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Wines from the hinterland: comparing availability of local wines on wine lists in two New Zealand tourism destinations

Wines from the hinterland: comparing availability of local wines on wine lists in two New Zealand... This paper aims to situate restaurant experiences and in particular the wines available on wine lists, within the wider context of wine tourism. This is done by examining the wine lists of restaurants in two New Zealand destinations, focusing in particular on the showcasing of “local wines” and the factors behind these offerings, and outlines the potential implications for hospitality managers and a wider academic audience.Design/methodology/approachThe population of restaurants in each destination was identified using online directories, from which a sample of wine lists, comprising 84 in Christchurch and 43 in Queenstown, was systematically analysed to identify number of wines, regional origin, price and other information. Following this, key informant interviews in restaurants in each destination explored decision-making factors in stocking local wines, including consumer base, existing networks and reputation and additional challenges and opportunities.FindingsRestaurants in each destination offered more New Zealand than foreign wines on their lists, though significant regional differences are apparent. Queenstown restaurants offered slightly fewer imported wines and significantly more local (Central Otago) wines than Christchurch restaurants. The global awareness of Central Otago pinot noir is a factor in this wine list representation, but there are also other influences, including the greater concentration of overseas visitors (pre-pandemic) and more significant visibility and greater opportunities for wine tourism experiences within the destination.Originality/valueThis paper represents an important addition to academic research on wine marketing in the on-premise sector of emerging wine regions. This paper also highlights the potential significance of restaurant meals – including wine choices – in overall wine destination experiences and demonstrates differences in approach between restaurants in wine regions of similar size but with different reputations, international visitation and wine tourism infrastructure. http://www.deepdyve.com/assets/images/DeepDyve-Logo-lg.png International Journal of Wine Business Research Emerald Publishing

Wines from the hinterland: comparing availability of local wines on wine lists in two New Zealand tourism destinations

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Publisher
Emerald Publishing
Copyright
© Emerald Publishing Limited
ISSN
1751-1062
eISSN
1751-1062
DOI
10.1108/ijwbr-06-2021-0035
Publisher site
See Article on Publisher Site

Abstract

This paper aims to situate restaurant experiences and in particular the wines available on wine lists, within the wider context of wine tourism. This is done by examining the wine lists of restaurants in two New Zealand destinations, focusing in particular on the showcasing of “local wines” and the factors behind these offerings, and outlines the potential implications for hospitality managers and a wider academic audience.Design/methodology/approachThe population of restaurants in each destination was identified using online directories, from which a sample of wine lists, comprising 84 in Christchurch and 43 in Queenstown, was systematically analysed to identify number of wines, regional origin, price and other information. Following this, key informant interviews in restaurants in each destination explored decision-making factors in stocking local wines, including consumer base, existing networks and reputation and additional challenges and opportunities.FindingsRestaurants in each destination offered more New Zealand than foreign wines on their lists, though significant regional differences are apparent. Queenstown restaurants offered slightly fewer imported wines and significantly more local (Central Otago) wines than Christchurch restaurants. The global awareness of Central Otago pinot noir is a factor in this wine list representation, but there are also other influences, including the greater concentration of overseas visitors (pre-pandemic) and more significant visibility and greater opportunities for wine tourism experiences within the destination.Originality/valueThis paper represents an important addition to academic research on wine marketing in the on-premise sector of emerging wine regions. This paper also highlights the potential significance of restaurant meals – including wine choices – in overall wine destination experiences and demonstrates differences in approach between restaurants in wine regions of similar size but with different reputations, international visitation and wine tourism infrastructure.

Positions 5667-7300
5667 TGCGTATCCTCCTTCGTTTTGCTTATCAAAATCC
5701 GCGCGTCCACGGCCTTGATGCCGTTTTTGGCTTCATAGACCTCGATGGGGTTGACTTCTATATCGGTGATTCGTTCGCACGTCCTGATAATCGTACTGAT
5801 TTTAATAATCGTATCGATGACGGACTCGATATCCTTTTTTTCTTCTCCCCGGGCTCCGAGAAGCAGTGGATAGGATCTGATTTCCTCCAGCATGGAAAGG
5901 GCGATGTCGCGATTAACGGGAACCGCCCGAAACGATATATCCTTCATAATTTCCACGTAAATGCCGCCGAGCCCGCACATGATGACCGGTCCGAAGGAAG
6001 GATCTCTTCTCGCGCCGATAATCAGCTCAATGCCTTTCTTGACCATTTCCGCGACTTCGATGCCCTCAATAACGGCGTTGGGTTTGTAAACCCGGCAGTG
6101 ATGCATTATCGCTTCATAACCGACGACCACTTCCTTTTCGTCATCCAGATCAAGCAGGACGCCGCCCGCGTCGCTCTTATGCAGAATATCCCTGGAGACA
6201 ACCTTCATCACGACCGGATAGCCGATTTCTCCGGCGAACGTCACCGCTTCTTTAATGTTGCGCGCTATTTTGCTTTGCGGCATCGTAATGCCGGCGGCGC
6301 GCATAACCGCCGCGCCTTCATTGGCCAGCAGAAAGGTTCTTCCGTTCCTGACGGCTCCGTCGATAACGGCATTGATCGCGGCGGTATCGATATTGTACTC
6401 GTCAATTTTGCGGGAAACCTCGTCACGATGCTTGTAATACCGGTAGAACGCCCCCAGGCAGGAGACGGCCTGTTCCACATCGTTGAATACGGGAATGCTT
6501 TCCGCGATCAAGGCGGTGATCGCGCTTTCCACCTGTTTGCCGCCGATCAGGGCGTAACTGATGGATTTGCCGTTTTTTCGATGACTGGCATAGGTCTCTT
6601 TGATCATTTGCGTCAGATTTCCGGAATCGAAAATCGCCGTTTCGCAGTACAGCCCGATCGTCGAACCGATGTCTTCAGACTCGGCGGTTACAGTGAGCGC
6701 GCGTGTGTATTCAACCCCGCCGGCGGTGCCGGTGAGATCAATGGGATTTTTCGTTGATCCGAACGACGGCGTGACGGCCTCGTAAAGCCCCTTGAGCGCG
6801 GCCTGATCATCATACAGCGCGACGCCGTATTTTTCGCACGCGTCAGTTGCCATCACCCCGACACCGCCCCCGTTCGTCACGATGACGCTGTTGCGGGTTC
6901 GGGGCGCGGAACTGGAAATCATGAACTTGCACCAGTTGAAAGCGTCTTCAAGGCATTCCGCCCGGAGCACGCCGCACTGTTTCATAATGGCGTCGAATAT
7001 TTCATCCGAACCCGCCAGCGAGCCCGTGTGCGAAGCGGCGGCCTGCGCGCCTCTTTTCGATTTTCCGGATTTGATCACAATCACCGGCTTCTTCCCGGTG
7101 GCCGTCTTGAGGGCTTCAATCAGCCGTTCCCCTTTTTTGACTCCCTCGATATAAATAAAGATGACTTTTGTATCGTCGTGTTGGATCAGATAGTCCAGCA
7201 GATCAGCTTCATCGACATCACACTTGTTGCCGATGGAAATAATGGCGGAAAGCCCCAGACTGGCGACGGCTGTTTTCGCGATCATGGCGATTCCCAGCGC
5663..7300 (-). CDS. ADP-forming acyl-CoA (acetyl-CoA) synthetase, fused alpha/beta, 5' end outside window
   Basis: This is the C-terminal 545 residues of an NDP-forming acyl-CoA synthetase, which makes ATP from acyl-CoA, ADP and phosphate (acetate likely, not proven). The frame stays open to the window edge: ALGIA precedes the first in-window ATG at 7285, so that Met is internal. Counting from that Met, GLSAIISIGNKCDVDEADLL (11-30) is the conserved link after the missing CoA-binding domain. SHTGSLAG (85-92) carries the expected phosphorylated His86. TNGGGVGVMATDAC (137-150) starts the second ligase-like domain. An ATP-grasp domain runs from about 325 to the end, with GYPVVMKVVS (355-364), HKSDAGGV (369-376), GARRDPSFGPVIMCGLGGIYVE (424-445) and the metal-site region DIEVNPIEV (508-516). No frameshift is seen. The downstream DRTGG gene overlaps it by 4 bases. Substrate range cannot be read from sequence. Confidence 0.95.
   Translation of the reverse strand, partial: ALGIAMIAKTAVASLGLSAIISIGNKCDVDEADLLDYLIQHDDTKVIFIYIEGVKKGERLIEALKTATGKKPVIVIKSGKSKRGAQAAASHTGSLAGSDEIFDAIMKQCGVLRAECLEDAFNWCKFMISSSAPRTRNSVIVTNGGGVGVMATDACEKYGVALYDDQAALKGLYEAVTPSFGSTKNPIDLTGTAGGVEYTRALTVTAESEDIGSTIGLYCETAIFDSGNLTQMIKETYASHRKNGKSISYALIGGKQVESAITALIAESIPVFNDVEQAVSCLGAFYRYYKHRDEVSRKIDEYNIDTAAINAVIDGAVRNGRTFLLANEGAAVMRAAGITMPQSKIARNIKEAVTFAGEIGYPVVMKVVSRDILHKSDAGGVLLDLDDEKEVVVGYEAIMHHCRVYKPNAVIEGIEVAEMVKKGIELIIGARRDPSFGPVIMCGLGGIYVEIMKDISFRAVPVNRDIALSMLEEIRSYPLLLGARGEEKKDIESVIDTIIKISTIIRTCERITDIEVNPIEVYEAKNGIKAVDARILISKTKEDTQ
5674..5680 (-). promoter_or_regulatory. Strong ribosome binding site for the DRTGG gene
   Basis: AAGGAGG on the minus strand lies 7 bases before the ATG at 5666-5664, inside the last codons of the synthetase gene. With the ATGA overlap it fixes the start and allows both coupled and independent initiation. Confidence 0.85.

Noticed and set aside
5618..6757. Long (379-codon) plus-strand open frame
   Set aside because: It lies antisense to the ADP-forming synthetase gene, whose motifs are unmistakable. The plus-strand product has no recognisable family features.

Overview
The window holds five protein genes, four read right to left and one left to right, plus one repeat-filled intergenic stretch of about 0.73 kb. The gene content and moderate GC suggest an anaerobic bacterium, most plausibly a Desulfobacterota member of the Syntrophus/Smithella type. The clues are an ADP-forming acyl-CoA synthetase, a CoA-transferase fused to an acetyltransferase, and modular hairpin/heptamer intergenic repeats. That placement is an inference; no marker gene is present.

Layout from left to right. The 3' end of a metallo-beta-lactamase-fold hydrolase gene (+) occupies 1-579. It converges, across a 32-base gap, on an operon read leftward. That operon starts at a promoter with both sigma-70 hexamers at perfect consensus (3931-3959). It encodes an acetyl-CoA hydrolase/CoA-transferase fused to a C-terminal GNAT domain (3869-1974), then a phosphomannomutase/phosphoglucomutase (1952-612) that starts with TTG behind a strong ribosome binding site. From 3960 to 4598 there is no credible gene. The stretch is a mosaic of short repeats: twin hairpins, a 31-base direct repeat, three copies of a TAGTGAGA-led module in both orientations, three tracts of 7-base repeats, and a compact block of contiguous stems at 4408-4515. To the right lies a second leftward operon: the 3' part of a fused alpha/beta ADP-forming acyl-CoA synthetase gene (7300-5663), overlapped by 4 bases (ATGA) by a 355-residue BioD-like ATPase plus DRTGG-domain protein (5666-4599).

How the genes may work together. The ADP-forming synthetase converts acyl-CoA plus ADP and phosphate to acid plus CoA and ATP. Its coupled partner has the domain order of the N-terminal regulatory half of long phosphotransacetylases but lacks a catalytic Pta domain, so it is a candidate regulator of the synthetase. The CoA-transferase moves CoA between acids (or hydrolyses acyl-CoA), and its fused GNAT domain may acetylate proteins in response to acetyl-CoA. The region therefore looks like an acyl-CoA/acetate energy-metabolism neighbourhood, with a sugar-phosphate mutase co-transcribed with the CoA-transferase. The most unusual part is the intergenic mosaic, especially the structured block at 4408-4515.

Journal

International Journal of Wine Business ResearchEmerald Publishing

Published: Oct 18, 2022

Keywords: Tourism; New Zealand; Wines; Restaurants; Psychometric/qualitative; Menu analysis; Wine lists

References